Matthew Flinders on way to Port Lincoln

A street view perspective of the proposed Matthew Flinders precinct on Tasman Terrace.

A street view perspective of the proposed Matthew Flinders precinct on Tasman Terrace.

CAPTAIN Matthew Flinders is once again on his way to local shores – this time cast in bronze.

A statue of the navigator, donated by the Lang Foundation, will be installed in a new Matthew Flinders precinct outside the Nautilus Arts Centre along Tasman Terrace.

The 800-kilogram statue is expected to arrive in South Australia in December ready for installation in Port Lincoln in February –  215 years to the day since HMS Investigator sailed into Boston Bay and Flinders named Port Lincoln after his homeland of Lincolnshire.

Port Lincoln City Council this week approved a concept design for the precinct, including a refurbishment of the nearby Flinders Archway and gate.

The council has budgeted about $29,000 to upgrade the area including the statue base, a bench, landscaping and paving in the shape of a compass.

The statue depicts Flinders kneeling over a map of Australia and will be the third installation of the casting by UK artist Mark Richards. 

The first was donated by the South Australian Government to Great Britain and the second was commissioned by Flinders University and placed in the Tonsley Innovation District. 

The statue plinth will include a Quick Response (QR) Code, to enable smartphone users to connect to a website for more detail on the statue’s development and biographical information on Captain Matthew Flinders.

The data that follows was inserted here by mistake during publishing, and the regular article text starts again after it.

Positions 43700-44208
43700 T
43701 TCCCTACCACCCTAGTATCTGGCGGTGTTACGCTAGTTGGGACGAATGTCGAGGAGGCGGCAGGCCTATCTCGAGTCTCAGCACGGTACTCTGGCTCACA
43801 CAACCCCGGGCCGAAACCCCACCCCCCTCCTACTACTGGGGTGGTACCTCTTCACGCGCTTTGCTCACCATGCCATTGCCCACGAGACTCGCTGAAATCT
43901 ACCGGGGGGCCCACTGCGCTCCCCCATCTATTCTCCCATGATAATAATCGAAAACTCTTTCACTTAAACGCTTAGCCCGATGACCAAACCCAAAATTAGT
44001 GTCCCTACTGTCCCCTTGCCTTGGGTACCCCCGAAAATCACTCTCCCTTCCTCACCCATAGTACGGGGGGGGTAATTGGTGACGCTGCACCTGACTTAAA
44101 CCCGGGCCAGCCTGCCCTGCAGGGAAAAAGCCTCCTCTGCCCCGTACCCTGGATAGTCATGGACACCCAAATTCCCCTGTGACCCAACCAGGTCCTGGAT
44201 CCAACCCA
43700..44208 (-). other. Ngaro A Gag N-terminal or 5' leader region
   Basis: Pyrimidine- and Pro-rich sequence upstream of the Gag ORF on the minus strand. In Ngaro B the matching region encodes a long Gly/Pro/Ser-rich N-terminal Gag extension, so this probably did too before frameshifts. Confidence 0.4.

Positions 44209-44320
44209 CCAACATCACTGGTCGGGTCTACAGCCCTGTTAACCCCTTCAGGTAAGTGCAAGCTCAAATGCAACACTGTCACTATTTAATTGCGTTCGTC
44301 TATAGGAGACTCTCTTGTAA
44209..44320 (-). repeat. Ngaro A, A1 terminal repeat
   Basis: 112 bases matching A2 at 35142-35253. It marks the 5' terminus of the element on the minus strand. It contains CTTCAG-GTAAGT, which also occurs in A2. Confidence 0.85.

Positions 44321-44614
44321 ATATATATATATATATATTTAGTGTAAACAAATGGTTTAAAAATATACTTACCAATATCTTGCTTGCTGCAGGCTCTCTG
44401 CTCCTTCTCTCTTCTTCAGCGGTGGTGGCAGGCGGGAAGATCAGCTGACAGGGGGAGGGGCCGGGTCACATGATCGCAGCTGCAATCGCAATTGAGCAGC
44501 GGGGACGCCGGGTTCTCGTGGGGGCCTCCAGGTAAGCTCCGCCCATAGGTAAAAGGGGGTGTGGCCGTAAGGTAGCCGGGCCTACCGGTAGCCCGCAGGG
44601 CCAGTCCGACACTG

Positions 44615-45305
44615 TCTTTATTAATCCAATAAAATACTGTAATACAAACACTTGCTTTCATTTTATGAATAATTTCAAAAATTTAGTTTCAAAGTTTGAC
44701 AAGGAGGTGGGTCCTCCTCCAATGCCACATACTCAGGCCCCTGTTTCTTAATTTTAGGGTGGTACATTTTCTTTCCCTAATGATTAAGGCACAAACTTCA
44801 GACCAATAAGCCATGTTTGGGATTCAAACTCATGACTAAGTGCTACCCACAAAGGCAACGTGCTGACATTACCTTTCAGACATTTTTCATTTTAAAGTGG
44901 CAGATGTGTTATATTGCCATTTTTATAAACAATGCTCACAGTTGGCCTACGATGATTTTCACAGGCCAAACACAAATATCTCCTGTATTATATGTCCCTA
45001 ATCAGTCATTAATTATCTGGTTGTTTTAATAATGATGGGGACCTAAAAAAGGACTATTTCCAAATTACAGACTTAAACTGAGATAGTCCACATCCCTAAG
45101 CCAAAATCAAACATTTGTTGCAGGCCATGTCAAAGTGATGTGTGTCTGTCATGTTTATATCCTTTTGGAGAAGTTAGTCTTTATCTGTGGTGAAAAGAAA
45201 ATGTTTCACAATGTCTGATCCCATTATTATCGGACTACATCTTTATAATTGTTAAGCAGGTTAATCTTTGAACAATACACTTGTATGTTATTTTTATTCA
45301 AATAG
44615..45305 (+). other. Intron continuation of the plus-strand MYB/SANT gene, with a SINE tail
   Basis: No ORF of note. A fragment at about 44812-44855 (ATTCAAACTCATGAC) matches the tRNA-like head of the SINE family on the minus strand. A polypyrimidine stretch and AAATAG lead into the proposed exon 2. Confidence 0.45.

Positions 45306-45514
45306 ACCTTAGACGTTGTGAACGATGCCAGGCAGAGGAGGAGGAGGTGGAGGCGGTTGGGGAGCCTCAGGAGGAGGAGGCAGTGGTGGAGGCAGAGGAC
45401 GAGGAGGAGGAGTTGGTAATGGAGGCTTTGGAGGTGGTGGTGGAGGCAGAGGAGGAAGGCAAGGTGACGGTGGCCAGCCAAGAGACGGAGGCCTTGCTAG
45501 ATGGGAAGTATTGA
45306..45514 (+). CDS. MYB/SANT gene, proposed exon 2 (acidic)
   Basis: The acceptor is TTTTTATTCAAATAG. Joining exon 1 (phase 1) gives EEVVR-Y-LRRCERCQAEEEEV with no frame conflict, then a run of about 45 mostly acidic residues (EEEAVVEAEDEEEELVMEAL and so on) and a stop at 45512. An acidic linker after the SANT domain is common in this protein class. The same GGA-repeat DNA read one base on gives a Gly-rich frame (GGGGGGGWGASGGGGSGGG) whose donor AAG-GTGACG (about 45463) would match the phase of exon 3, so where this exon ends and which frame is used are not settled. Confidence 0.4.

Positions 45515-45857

The Lang Foundation has offered to fly the mayor of the City of Lincoln to Port Lincoln for the unveiling and the South Australian Governor and Premier have also been invited.

Landscaping and refurbishment will start soon and the first priorities will be the statue base and replacing the laneway gate behind the Flinders Arch that was damaged in recent bad weather.

The council’s chief executive Rob Donaldson said the council would focus on the “critical elements” first to ensure they were ready for the February unveiling.

“The not so critical elements could end up not being developed in the initial time frame either because of cost or practicality of time (but) if we can possibly get it done we will.”

Councillor Linda Davies suggested the next piece of public art in the area could incorporate an aspect of Port Lincoln’s Aboriginal history.

“I was hoping to see something in that vicinity of our Aboriginal history because that would bring us all in together.”

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